Stadium on the way, Patti residents hope it will be a diversion from drugshttps://indianexpress.com/elections/punjab-assembly-elections-2017/stadium-on-the-way-patti-residents-hope-it-will-be-a-diversion-from-drugs-4499872/

Stadium on the way, Patti residents hope it will be a diversion from drugs

Four-time MLA and minister Adesh Partap Singh Kairon had laid the foundation stone on the ground of the then Government College on February 1, 2001.

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Kirpal Singh Bath, discus thrower, came back from a dope ban.

Sixteen years after the foundation stone for a stadium was laid in Patti, the town is finally hoping to get a sports facility. Four-time MLA and minister Adesh Partap Singh Kairon had laid the foundation stone on the ground of the then Government College on February 1, 2001. But the ground remains an empty piece of land. The college became part of Guru Nanak Dev University in 2012 but the ground was not transferred; now it does not belong to the college.

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Through its collapsed wall, it is now used as a shortcut by residents. Young people sit around playing cards. The foundation stone still stands, the only evidence of a promise not kept.

In 2015, Patti Municipal Committee president Surinder Kumar Shinda (SAD) laid the foundation stone for another stadium here, this one coming up at a cost of Rs 5.25 crore on six acres belonging to Government School.

“It will have an athletics track and football ground, hockey ground, gym, indoor games hall. It is expected to be completed by March 2017,” Mandi Board executive engineer D S Randhawa said. Kulwinder Singh, athletics coach with the sports department, says it is the first sporting facility coming up in the area.

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“There is a saying that a hospital remains vacant when the sports ground are full,” SAD’s Patti president Gurcharan Singh Chann says. Agreeing that drugs are a problem, Chann says the stadium will bring about a change.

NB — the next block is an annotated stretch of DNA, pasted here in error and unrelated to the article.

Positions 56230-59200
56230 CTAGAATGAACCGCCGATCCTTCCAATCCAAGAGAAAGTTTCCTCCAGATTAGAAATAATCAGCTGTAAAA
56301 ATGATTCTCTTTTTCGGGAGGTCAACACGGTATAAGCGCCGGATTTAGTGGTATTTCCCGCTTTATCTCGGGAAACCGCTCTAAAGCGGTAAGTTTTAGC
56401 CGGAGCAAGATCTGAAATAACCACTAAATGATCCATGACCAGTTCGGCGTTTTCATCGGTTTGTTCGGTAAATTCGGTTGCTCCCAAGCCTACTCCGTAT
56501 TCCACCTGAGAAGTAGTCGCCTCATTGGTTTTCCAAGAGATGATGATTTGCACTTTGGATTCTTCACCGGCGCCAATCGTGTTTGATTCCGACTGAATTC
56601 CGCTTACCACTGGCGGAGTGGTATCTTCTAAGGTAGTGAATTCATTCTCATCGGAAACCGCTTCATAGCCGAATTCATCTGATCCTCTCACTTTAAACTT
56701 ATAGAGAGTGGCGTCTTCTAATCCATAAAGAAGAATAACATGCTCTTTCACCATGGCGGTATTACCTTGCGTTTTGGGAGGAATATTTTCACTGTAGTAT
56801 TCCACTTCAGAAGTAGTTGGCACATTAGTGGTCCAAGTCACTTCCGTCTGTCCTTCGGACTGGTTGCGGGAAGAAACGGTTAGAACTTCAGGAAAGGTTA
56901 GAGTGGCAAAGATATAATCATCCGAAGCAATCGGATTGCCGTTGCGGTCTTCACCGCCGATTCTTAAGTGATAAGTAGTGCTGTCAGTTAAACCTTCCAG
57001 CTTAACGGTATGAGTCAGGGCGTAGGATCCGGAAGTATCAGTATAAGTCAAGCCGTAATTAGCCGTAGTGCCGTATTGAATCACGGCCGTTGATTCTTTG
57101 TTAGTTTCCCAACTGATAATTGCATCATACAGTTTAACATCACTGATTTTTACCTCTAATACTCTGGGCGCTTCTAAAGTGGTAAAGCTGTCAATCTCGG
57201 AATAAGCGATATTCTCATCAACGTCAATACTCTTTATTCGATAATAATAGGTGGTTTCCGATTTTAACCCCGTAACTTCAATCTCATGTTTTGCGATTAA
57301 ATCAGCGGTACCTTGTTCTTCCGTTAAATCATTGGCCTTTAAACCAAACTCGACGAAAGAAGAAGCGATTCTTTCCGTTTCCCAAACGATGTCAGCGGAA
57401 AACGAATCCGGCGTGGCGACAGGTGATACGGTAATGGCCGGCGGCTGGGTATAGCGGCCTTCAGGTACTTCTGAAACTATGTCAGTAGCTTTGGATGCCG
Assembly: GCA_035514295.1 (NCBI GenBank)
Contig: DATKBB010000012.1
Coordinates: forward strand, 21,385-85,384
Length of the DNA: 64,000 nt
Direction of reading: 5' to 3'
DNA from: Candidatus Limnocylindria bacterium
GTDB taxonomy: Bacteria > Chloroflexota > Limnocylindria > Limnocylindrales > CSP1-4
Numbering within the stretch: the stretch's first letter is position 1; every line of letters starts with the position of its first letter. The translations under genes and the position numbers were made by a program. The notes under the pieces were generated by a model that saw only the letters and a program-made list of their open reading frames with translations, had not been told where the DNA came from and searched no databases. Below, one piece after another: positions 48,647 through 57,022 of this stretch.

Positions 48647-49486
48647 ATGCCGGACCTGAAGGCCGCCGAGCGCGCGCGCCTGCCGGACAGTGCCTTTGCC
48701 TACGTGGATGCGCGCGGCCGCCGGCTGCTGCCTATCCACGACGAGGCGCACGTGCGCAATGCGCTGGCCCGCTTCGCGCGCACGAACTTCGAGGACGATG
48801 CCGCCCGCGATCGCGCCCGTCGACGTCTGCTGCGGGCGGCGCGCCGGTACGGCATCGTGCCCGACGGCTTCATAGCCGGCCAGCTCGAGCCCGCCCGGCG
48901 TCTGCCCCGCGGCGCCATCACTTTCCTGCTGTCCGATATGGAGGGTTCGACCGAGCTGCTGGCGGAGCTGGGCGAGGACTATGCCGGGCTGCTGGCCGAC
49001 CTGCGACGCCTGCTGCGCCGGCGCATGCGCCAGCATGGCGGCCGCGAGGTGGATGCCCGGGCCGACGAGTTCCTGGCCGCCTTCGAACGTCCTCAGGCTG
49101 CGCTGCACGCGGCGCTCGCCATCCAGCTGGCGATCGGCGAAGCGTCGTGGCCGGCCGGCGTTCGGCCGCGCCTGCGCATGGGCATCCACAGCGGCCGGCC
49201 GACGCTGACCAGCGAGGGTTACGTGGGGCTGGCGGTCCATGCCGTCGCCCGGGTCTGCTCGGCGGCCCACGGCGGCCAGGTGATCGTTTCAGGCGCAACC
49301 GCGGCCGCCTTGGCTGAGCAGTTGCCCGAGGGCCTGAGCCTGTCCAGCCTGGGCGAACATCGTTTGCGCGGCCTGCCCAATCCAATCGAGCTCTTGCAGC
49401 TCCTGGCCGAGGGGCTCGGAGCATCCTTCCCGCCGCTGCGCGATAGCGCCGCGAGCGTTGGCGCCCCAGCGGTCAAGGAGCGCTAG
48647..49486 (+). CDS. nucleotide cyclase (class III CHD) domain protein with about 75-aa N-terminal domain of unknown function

Patti has managed to produce one outstanding sportsman. Kirpal Singh Bath, 26, won several national medals in discus throw and was fourth in the Commonwealth Youth Games in 2012. In 2016, he came back from a two-year ban after testing positive for the anabolic steroid stanozolol to win gold in the Taiwan Open Athletics Championships. He is now training at the National Institutes of Sports, Patiala, to qualify for CWG 2018.

As someone who came back against the odds, Bath could have been Patti’s poster boy. But not many know or talk about him. “It was I who requested minister Karion to build a stadium,” he claims, referring to the facility under construction. He was invited to the foundation ceremony in 2015, presided over by municipal president Shinda.

It was on the school ground where the stadium is coming up, Bath says, that he used to practice to win his first medal in the National School Games in 2005.

“Punjab is losing its shine in sports. Drugs naturally have an impact on sports,” he says, but also stresses, “If someone has an addiction for sports, he would go for games not drugs.”

Other than the stadium, Patti town does have the Dashmesh Akhara founded in 1965, squeezed into 100 sq feet on a narrow street, walled in between houses.

A theft took place recently at the small room in the akhara. The pehelwans are convinced it was the work of addicts. “Will you believe that no one in the neighbourhood woke up when thieves broke our iron gate? But everyone complained about the noise and vibration in their walls when we installed a new gate,” says Lakhan Sharma, who works out at the akhara. “They took all our weights. It cost us around Rs 15,000.”

The motor pump at the akhara was stolen a long time ago. The handle of the manual water pump was stolen twice; the pehelwans have since welded the handle permanently.

“We are sure this is the job of drug addicts. Professional thieves do not come for a pump handle again and again,” says Pardeep Singh, a regular at the akhara.

He says no youngsters have signed up at the akhara in recent years. “We know many who had the potential to become good pehelwans but surrendered to drugs. Even pehelwans have fallen prey to addiction. Some who began with steroids and moved to heroin,” he says.

Kairon sanctioned two “multi-station gyms”, each worth Rs 40 to 50,000, in Kairon, his village, one for upper caste youth, and the other for Dalits. The government sports department funds these “kits”, with the local MLA or SAD halqa in-charge deciding who gets these “gym kits”. In the last six months, Kairon gave 50 multi-gyms and 50 weight sets in 110 villages of Patti constituency but none were distributed in Patti town.

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Baldev Singh, a Dalit panchayat member in Kairon village, says the gym was opened in a hurry due to the code of conduct, imminent then. “I was waiting for the panchayat to build a cement floor for the gym. But we placed the gym workstation machine without waiting for the floor.”